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Headscratchers / Injustice: Gods Among Us

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     The Comic 
  • This is the two ton, pink and purple polka dotted cybernetic elephant in the room: With the life Superman has lived, the access he has to science, magic and faith, witnessing cosmic horrors after cosmic horrors defeated time after by good people doing great acts in the majesty of the human, not Kryptonian, but human spirit… How could he just give up and accept the death of his love and his unborn child? How could Superman just give up?
    • In a similar vein, why does everyone act as though Gordon's cancer is incurable when both sides have access to a whole host of magic users?
    • Not only are there means which Superman could use to bring Lois and possibly the baby back to life, Superman has to know like what, 20 different ways to time travel? Why not just go back in time and stop his past self from ever killing Lois and destroying Metropolis in the first place?
      • In the comics, around Year 5 I think, Batman suggests Barry go back in time to stop Metropolis from being destroyed, and says he's the only one who can do it (everyone else who could must have never existed in the Injustice!Verse or be dead by that point), but Barry responds that it could make things even worse.
    • Superman doesn't just give up on everything. The comics do a better job of showing this than the games, but while he abandoned his no-killing rule- which many would say was completely justified- he doesn't just become Ultraman or even a Knight Templar at first; he just decides to use his powers to end wars and starts rehabilitating villains. It takes five years of Wonder Woman (who the comics also make clear was different from the canon counterpart from the start) playing Lady Macbeth to him and Batman provoking him via his schemes for him to fully institute the regime, then become a mass-murderer.
  • What was Grundy doing in Arkham in the tie-in comics? He's undead, not insane.
    • Arkham is an asylum, but it's also generally considered the only place equipped to hold some of Batman's weirder villains. Mr. Freeze isn't insane either, but he's at Arkham because they have the facilities for him.
  • Tiny nitpick: Why does Alfred refer to Black Canary as "Mrs. Lance" instead of "Mrs. Queen"?
    • She may not have changed her name after getting married. Do other characters call her Queen instead of Lance?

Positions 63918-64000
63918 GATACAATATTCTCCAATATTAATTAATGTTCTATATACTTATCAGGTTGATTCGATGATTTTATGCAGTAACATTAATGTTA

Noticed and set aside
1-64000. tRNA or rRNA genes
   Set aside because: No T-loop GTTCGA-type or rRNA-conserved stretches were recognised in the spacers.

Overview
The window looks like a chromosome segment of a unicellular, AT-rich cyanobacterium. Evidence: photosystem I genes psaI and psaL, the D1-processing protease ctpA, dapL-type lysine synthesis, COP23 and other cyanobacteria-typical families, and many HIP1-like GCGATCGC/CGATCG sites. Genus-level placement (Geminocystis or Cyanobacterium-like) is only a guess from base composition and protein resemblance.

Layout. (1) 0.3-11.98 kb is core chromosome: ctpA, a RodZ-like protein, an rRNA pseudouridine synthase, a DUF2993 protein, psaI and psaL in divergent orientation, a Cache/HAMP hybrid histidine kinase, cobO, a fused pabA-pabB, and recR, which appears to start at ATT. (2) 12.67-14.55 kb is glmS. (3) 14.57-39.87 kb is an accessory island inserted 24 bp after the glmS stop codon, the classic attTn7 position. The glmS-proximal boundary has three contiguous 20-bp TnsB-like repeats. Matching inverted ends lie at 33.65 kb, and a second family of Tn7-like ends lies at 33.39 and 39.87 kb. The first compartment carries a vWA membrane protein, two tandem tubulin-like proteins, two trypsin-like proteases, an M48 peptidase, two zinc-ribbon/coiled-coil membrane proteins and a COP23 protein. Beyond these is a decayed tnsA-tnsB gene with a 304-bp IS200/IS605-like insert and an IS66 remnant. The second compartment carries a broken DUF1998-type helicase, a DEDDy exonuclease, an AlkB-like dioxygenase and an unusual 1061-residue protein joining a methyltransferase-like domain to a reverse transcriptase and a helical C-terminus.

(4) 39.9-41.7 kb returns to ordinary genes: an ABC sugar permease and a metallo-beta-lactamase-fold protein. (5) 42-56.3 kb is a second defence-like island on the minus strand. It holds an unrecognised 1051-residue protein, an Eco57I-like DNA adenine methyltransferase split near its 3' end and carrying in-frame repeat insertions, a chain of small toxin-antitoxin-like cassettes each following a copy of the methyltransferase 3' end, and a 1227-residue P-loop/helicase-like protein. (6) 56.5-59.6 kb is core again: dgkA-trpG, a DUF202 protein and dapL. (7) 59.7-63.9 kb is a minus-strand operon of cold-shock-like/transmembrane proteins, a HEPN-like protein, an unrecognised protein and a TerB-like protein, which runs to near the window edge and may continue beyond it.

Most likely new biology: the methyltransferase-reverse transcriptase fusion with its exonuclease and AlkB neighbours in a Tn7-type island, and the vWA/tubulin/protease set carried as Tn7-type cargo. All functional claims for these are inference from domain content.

• How is Black Adam in the game in the first place? A year comic clearly shows that he was killed.
    • It actually doesn't. They forced him to say the magic word which turns him into an old man, which risked killing him but he didn't actually die.
  • From the comics, issue 13 of Year 4 features Shazam fighting Hercules, with Shazam making the declaration that Hercules doesn't deserve his (Shazam's) "H". The fight then ends with Hercules yielding, right before Superman kills him. The thing is, this makes little to no sense. Shazam's strength comes directly from Hercules and the rest of his powers come from various other Gods, some of which, like Hercules and Atlas, are present at the battlefield while this is going on. Atlas I could perhaps let slide due to being busy fighting other people, but why doesn't Hercules simply strip Shazam of the strength he lends him? What's more, it really doesn't make any sense for Shazam to physically be any stronger than Hercules when his strength again comes from Hercules. It's made worse because it's through strength that Shazam defeats Hercules. Were it some other powers that Hercules didn't have, such as speed or lightning, that would be one thing, but it isn't. It also seems like Shazam's strength should have then disappeared as soon as Hercules was killed.
    • His powers don't come from the Gods of SHAZAM. They come from the Wizard, whose magic presumably grants him the power even if Hercules dies. Also, the abilities Shazam derives from Zeus, Atlas, or Achilles could all help him in a physical confrontation.
      • No, they definitely come from the specific Gods that he is calling upon. The most recent interpretation of the character in the New 52 highlighted this when he got completely new powers from a new set of Gods. And as I pointed out there were other Gods present that give Shazam his powers who, along with Hercules, could have just easily stripped them from him.
    • How it works varies from writer to writer. The simplest explanation used in some versions is that what the Wizard does is magically copy the powers of the gods and heroes that make up the word Shazam, but either requires the permission or assistance of the deity/hero in question to do so. Shazam then gives said powers to Billy directly, so that the power comes from the Wizard and not the gods. That would explain how Hercules can be killed and Billy is still as strong as ever. It wouldn't explain how Zeus can simply de-power Billy, or why if Billy is as strong as Hercules, who could beat up Superman and Wonder Woman, that Superman could casually kill Billy later.
  • In Year 5, Issue 14 we see Damian go to visit Alfred, in what appears to be Wayne Manor, as they both walk past through the Bat Cave. Why is Alfred staying there and why is Bruce allowing him to stay there? As we see in the next issue, Alfred is in regular contact with Bruce and even sends him food (cookies no less). Aren't either of them worried about Superman kidnapping and torturing Alfred? Even if Alfred doesn't know where Bruce is exactly, he could still kidnap and threaten to kill him to draw Bruce out. It doesn't even seem to be a secret, as Damian tells Superman that he just had a conversation with Alfred.